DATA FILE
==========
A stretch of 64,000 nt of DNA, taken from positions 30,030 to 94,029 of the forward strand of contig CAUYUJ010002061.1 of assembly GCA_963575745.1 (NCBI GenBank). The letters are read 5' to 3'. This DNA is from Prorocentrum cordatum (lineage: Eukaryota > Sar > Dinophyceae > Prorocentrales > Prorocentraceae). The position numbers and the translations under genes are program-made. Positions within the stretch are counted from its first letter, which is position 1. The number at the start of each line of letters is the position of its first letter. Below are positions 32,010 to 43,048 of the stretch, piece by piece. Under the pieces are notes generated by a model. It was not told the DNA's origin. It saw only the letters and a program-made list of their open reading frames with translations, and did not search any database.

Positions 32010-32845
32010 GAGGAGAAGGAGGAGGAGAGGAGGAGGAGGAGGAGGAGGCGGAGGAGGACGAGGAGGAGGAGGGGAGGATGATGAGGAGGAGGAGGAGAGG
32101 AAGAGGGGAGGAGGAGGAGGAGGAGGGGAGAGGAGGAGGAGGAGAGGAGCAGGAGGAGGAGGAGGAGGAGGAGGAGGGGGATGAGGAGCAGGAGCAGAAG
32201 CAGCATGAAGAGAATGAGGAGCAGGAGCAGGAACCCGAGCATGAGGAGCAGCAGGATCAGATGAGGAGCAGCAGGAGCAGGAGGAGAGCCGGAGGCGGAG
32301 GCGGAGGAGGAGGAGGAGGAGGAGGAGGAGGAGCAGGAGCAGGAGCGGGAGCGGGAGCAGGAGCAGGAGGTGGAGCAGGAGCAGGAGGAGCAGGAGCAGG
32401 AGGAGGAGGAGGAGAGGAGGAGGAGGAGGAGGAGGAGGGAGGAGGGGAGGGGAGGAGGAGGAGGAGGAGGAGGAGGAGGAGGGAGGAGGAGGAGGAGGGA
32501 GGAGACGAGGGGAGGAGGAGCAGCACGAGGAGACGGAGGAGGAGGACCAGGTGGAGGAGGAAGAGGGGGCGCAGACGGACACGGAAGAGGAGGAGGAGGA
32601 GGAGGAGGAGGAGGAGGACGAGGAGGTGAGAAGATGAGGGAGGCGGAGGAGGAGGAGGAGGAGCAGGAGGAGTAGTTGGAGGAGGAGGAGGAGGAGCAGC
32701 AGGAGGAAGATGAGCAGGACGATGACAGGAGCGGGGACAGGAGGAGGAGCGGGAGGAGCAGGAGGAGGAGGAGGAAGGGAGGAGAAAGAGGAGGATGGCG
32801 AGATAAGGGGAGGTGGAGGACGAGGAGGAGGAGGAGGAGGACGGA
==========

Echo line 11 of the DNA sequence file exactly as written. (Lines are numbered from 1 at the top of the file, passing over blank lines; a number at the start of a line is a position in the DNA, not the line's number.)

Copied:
32801 AGATAAGGGGAGGTGGAGGACGAGGAGGAGGAGGAGGAGGACGGA